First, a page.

The Kalven Report, published in 1967, argued that universities should maintain neutrality on political and social issues, although it was never formally endorsed by the American Association for University Professors. 

Ben-Porath said she believes that neutrality on political events is no longer possible, as recent precedent indicates that students and other community members now expect statements from their administrators. 

In the aftermath of the pushback from influential donors and alumni, Magill issued a statement on Oct. 15 explicitly condemning Hamas’ “terrorist assault on Israel and their violent atrocities against civilians” and apologizing for the hurt, pain, and frustration caused by the Palestine Writes festival. 

This statement included no acknowledgement of Palestinian loss of life, which some students viewed as conceding to donor wishes.

“Free speech requires a commitment to making space for dissenting views and minority opinions even when they're inconvenient or controversial from your perspective or from the perspective of the people funding you or the people scrutinizing you,” College senior Jack Starobin, a member of progressive Jewish group Penn Chavurah, said. 

* * *

The turmoil over Penn’s response to the Palestine Writes festival and the Middle East conflict gained significant traction while another free speech controversy at Penn involving tenured University of Pennsylvania Carey Law School professor Amy Wax has also been coming to a head.

Wax has a long history of making allegedly racist, homophobic, and xenophobic comments, driving petitions to suspend her and reform the University’s tenure policy. 

She previously said that “the United States is better off with fewer Asians and less Asian immigration" in 2022 and twice invited white nationalist Jared Taylor to give a guest lecture in her LAW 9560: “Conservative and Legal Thought” class, renewing demands to terminate her employment. Most recently, dozens of Penn Carey Law students protested outside of Wax's classroom during Taylor's lecture on Nov. 28.

Magill’s permitting of an event that hosted allegedly antisemitic speakers at the Palestine Writes festival has raised the question of whether it would now be hypocritical for the University to sanction Wax.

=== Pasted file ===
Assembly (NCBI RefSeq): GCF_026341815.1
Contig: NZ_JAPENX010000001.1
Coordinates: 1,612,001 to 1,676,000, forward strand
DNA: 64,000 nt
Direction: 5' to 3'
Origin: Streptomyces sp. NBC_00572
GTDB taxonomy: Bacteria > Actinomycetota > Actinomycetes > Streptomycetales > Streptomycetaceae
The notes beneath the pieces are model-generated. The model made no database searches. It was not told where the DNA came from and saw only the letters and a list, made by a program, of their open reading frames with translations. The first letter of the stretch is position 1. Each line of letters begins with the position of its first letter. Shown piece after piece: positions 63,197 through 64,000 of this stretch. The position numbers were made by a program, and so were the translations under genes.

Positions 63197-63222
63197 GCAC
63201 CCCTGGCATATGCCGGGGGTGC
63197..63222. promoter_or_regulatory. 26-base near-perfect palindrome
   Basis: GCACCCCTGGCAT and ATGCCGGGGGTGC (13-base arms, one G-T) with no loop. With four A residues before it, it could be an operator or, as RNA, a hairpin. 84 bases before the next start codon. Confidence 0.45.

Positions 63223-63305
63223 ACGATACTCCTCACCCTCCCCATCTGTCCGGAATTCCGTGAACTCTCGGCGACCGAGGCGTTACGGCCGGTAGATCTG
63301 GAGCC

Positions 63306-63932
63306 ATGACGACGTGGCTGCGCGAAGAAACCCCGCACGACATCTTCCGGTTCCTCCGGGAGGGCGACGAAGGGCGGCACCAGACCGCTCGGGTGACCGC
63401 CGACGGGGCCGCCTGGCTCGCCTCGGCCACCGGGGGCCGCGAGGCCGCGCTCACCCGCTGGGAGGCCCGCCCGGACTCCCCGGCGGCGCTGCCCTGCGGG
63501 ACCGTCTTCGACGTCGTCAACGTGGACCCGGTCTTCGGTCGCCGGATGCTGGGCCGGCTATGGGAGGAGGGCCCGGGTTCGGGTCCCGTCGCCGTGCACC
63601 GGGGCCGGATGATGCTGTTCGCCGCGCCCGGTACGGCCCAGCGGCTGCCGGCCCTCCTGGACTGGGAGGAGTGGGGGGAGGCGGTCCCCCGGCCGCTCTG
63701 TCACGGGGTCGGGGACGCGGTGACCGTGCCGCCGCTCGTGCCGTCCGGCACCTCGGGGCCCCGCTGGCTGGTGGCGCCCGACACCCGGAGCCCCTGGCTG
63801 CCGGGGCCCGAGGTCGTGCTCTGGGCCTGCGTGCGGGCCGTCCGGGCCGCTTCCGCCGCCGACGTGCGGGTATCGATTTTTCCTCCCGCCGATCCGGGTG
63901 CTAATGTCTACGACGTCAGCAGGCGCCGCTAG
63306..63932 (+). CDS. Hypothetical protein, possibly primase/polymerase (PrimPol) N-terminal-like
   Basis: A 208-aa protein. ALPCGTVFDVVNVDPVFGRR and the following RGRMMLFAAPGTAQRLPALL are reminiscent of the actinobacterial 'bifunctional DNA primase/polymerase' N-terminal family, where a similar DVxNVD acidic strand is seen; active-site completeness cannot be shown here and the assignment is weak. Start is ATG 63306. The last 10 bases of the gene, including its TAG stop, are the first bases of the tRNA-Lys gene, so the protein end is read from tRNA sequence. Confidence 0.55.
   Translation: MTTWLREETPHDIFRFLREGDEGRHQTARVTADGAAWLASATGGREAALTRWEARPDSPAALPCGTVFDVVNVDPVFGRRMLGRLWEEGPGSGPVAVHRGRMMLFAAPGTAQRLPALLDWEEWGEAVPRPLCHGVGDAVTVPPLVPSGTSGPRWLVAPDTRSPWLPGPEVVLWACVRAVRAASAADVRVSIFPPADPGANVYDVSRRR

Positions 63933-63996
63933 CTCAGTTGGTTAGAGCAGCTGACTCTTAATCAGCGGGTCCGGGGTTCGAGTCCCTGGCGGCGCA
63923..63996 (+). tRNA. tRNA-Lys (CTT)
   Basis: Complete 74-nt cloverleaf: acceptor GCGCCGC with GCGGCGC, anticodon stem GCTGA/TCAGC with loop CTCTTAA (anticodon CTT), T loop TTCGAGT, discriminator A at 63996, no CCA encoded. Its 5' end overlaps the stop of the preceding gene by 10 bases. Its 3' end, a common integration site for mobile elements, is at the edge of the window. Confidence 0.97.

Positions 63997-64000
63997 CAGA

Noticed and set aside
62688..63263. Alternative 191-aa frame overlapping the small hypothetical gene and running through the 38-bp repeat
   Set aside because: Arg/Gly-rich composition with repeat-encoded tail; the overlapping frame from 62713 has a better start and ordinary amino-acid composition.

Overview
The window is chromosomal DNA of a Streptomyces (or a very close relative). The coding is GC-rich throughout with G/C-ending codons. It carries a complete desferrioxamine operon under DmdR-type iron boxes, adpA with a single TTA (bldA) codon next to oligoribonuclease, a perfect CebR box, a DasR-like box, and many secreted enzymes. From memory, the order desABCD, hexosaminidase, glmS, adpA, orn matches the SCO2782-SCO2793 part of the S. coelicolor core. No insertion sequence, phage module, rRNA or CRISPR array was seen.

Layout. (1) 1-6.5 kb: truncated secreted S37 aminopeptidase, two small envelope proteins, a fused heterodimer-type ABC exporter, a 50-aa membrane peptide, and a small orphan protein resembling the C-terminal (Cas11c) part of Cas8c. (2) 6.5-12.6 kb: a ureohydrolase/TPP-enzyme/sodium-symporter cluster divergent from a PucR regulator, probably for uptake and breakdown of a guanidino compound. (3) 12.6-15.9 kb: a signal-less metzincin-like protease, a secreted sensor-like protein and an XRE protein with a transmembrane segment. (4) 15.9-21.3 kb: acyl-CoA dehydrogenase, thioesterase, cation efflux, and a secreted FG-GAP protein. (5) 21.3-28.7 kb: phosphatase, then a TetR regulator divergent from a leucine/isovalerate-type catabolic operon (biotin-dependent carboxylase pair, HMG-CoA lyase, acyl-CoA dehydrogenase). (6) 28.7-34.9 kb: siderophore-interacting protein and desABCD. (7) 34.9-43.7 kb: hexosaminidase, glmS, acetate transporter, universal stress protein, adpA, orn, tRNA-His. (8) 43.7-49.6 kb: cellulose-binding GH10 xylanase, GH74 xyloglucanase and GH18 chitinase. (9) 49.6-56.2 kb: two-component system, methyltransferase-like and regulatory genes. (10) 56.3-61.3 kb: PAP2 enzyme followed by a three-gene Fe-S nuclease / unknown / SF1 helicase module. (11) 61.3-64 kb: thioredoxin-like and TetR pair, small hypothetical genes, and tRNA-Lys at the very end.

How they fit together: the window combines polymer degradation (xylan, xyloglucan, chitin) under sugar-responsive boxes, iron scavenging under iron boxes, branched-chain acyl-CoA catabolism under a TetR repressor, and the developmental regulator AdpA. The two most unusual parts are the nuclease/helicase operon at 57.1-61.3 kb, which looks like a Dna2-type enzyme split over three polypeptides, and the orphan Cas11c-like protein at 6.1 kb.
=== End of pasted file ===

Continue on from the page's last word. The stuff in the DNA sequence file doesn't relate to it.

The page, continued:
On Nov. 2, Wax’s lawyer David Shapiro submitted an op-ed to the DP, calling out what he identified as Magill’s hypocrisy on free speech. He said that Magill’s defense of the festival despite its violation of “institutional values” while the University pushes forth with charges against Wax is an example of “selective prosecution,” in which a powerful institution singles out one individual for controversial views while permitting others to do the same without sanction.  

Cohn reaffirmed Wax’s right to free speech.

“You’re talking about the academic freedom of a faculty member,” Cohn said. “That should never be taken lightly.”

Other Penn community members view Wax’s case in a different light. Though she declined to comment specifically on Wax’s case, Ben-Porath — who chaired the faculty board that heard Wax’s case — said that the Wax and Palestine Writes festival cases are different on an institutional level.

“It makes sense to have different expectations from members of our community than from guests,” Ben-Porath said. “There are greater responsibilities, commitments, and protections that members of our community have, so it’s also a different set of relationship and professional expectations.”

A second-year Penn Carey Law student, who was granted anonymity due to fear of retaliation, said that she believes the University’s failure to sanction Wax and Magill’s silence on the case is to the detriment of the Penn community. She said that “bigoted speech actively harms” people of color and should thus be regulated more than free speech.